Donald Trump seems to have taken a page from Carly Fiorina’s playbook and shared a deceptively-edited video in order to "prove" something that is objectively untrue -- that is, that "thousands and thousands" of people celebrated 9/11 in New Jersey.
On Tuesday (Dec. 1) morning, Trump tweeted an 11-second video clip from 2001 in which radio host Curtis Sliwa mentions "people celebrating, cheering when they had actually heard the World Trade Center had [been] struck, and, more importantly, continuing to cheer when they heard that the World Trade Center -- both towers -- had been imploded."
Trump also included a request for apologies on behalf of those who've questioned him.
The problem? Sliwa isn't describing something he personally witnessed. He's talking about various people who called into his show to talk about what they allegedly saw.
On Tuesday afternoon Sliwa told MTV News that on the day in question about six calls came into his radio show over the course of half an hour from listeners in their cars, describing what appeared to be celebrations in Paterson, N.J.
"It was just a dozen teenagers," Sliwa said. "Quickly the adults came out, they disciplined them, they took them back into their homes. There was no repetition, no continuation thereafter."
As such, Sliwa added, "Donald Trump couldn't be more hopelessly wrong. And then what he did to the video from MTV by editing it did a tremendous disservice. To try to give him cover, the lie just became worse."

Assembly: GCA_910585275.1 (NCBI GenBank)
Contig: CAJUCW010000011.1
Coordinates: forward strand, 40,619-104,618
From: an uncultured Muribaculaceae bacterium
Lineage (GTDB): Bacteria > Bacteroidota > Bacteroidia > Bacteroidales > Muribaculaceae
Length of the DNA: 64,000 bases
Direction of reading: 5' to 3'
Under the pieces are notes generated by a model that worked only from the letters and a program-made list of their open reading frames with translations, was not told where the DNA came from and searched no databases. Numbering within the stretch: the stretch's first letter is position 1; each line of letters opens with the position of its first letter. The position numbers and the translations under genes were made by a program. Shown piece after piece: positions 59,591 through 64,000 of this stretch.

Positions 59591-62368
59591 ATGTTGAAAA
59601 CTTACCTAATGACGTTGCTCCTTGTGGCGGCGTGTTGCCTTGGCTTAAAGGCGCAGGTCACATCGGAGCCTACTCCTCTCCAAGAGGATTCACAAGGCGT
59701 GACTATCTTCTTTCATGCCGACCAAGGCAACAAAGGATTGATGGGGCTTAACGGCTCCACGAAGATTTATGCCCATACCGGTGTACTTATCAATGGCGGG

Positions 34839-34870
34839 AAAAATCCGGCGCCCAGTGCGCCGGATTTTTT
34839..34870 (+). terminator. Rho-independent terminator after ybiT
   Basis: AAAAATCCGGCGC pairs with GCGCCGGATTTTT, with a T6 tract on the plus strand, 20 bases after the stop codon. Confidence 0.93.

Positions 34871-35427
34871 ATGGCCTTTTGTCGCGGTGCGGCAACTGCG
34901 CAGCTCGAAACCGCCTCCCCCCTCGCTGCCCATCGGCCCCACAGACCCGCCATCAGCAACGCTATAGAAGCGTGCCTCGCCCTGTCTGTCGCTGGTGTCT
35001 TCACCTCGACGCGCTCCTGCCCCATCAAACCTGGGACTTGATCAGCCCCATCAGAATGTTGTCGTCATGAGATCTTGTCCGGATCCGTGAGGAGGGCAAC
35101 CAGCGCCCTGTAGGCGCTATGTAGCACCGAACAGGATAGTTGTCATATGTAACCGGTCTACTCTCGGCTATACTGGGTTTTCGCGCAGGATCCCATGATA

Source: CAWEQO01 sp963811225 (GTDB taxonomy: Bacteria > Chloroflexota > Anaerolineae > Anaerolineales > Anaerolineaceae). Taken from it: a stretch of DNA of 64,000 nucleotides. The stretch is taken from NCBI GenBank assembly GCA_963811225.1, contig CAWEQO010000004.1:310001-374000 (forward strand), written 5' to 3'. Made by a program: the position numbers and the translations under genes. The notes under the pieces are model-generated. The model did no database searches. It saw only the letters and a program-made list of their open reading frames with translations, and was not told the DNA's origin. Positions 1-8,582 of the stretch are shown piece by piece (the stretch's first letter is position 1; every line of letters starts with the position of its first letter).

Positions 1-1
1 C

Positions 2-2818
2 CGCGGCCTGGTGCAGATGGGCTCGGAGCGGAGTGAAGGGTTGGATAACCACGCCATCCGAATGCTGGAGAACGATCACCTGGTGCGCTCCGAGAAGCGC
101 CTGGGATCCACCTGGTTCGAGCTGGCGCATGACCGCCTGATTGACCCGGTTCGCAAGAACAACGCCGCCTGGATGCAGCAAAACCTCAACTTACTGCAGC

Sliwa also refuted Trump via Twitter earlier Tuesday, saying "callers said they saw 12 teens celebrating in Paterson" and that he has "been consistent all along in saying it was a small group."
"You’re gonna have to apologize to me,” Sliwa said in reference to Trump during his radio show on Tuesday. Not a good look when your own source contradicts you.
The video clip itself comes from a 2001 MTV broadcast, which, if Trump had bothered to share in its entirety, would have quickly revealed such claims to be bunk.
As we previously wrote, rumors of celebrations in New Jersey on 9/11 are likely linked to accounts of a handful of kids making noise in the streets. Again, not "thousands and thousands" of people. Kids being loud.
Many, many outlets — MTV included — have investigated Trump’s claim, and found absolutely no hard evidence to support it. None. At this point Trump's childish demands for apologies are either disingenuous or delusional -- neither of which is acceptable from someone angling to become President of the United States.